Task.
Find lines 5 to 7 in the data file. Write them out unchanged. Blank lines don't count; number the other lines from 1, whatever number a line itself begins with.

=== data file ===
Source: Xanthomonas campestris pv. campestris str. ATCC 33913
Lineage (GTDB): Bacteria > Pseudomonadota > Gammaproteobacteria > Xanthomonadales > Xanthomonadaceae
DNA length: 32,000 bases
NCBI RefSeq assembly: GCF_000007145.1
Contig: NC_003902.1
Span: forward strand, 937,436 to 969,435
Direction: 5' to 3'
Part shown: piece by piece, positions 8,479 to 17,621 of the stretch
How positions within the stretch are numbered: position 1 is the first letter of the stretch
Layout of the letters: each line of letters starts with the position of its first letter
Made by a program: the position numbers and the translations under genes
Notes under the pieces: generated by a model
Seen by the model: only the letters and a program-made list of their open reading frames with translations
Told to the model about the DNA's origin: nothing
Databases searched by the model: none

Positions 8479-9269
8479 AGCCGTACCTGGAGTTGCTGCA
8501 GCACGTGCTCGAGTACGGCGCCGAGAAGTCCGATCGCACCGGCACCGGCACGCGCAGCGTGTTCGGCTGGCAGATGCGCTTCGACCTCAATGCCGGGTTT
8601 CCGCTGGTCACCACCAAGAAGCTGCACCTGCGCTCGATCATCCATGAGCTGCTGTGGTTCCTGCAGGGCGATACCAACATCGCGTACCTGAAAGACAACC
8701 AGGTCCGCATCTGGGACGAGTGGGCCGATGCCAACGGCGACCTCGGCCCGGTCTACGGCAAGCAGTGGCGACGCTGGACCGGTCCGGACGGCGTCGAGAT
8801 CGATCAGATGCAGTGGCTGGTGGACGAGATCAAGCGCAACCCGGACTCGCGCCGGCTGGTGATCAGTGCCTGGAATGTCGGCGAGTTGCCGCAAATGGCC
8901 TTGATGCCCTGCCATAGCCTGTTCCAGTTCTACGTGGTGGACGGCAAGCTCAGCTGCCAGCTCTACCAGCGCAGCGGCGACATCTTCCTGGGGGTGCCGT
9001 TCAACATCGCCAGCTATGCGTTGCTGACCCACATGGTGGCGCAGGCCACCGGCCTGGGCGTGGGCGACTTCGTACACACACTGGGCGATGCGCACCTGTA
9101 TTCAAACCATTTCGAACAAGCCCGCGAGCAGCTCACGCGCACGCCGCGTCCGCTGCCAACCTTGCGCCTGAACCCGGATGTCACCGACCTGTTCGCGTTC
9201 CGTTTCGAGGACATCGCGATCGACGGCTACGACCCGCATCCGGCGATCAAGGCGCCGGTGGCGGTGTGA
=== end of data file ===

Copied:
Contig: NC_003902.1
Span: forward strand, 937,436 to 969,435
Direction: 5' to 3'